Saturday, June 21, 2014

Contemplating Johan Santana

Johan Santana finishes his 2012 no-hitter for the Mets.
It remains the only no-hitter in franchise history.
The Twins have a Yohan (Pino). They have a Santana (Danny). But they don't have a Johan Santana.

Nobody does anymore.

This is a couple weeks old, but I hadn't gotten around to noting or commenting on it. Earlier this month, the former Twins ace and two-time Cy Young winner tore his Achilles tendon fielding a ball. The Baltimore Orioles general manager described the tendon as "severed."

So Santana's 2014 comeback is finished — and just before he was about to return to the show. A few days before the injury, he and the Orioles had agreed to push back his call-up deadline a bit, but he was close. By now, I believe, he would be getting a chance in the O's rotation.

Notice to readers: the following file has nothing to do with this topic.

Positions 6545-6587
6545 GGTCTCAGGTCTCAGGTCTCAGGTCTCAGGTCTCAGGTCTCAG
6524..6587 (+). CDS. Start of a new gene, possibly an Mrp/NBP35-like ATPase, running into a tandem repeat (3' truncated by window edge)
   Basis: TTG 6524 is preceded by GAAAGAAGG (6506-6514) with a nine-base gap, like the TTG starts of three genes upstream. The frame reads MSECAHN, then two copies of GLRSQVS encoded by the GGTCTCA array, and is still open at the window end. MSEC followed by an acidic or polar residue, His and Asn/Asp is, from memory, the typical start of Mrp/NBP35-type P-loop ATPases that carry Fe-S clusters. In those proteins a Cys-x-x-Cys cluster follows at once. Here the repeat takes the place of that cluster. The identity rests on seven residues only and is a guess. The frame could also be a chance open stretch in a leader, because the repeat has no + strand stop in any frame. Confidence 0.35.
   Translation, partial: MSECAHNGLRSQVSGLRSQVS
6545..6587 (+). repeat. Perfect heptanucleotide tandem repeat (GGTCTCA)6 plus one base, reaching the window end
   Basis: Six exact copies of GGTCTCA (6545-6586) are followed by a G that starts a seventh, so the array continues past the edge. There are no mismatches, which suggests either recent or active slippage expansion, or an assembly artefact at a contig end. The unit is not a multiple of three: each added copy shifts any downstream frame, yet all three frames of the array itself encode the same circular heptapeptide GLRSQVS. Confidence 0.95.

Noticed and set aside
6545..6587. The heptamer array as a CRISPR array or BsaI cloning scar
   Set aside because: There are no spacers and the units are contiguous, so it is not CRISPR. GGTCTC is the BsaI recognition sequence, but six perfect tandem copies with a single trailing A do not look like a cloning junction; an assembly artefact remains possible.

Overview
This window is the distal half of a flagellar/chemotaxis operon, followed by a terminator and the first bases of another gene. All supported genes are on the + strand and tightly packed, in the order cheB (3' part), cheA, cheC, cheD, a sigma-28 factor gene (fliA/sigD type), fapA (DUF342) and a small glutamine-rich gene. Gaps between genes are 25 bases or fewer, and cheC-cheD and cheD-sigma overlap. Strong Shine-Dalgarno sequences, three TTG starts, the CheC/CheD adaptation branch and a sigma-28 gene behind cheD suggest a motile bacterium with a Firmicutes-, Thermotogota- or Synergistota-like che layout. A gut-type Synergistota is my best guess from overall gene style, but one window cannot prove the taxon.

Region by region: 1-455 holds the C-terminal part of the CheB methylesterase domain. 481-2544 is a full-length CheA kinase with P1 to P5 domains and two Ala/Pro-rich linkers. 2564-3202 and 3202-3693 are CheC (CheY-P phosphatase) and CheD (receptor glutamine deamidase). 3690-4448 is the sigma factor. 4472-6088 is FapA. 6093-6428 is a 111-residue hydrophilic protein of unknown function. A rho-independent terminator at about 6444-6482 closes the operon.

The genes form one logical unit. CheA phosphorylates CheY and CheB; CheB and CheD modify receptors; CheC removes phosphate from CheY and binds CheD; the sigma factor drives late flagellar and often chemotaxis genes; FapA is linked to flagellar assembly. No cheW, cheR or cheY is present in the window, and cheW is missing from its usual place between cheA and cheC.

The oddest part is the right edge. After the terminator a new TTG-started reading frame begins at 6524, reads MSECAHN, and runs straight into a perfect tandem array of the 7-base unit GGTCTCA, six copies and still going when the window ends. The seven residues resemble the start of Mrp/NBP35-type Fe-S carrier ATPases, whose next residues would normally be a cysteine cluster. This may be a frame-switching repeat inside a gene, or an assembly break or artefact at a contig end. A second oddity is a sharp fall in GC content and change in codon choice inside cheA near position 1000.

Santana is 35, and since his first major shoulder surgery after the 2010 season he has just 21 starts and 117 innings, all in 2012. (And a no-hitter, and a second major shoulder surgery.)

 In his rehab outings this spring, he was short of even the velocity he had in 2012, and that was a good bit short of his velocity in his glory days with the Twins. But he was getting into the upper 80s — the territory of Yohan's fastball — and with the quality of his changeup, that would be usable.

It would be if his body would just let him use it. I believe Santana is one of those talented, intelligent pitchers whose "pitchability" exceeds his body's capacity. If he can take the mound, he can be effective, but how often can he take the mound?

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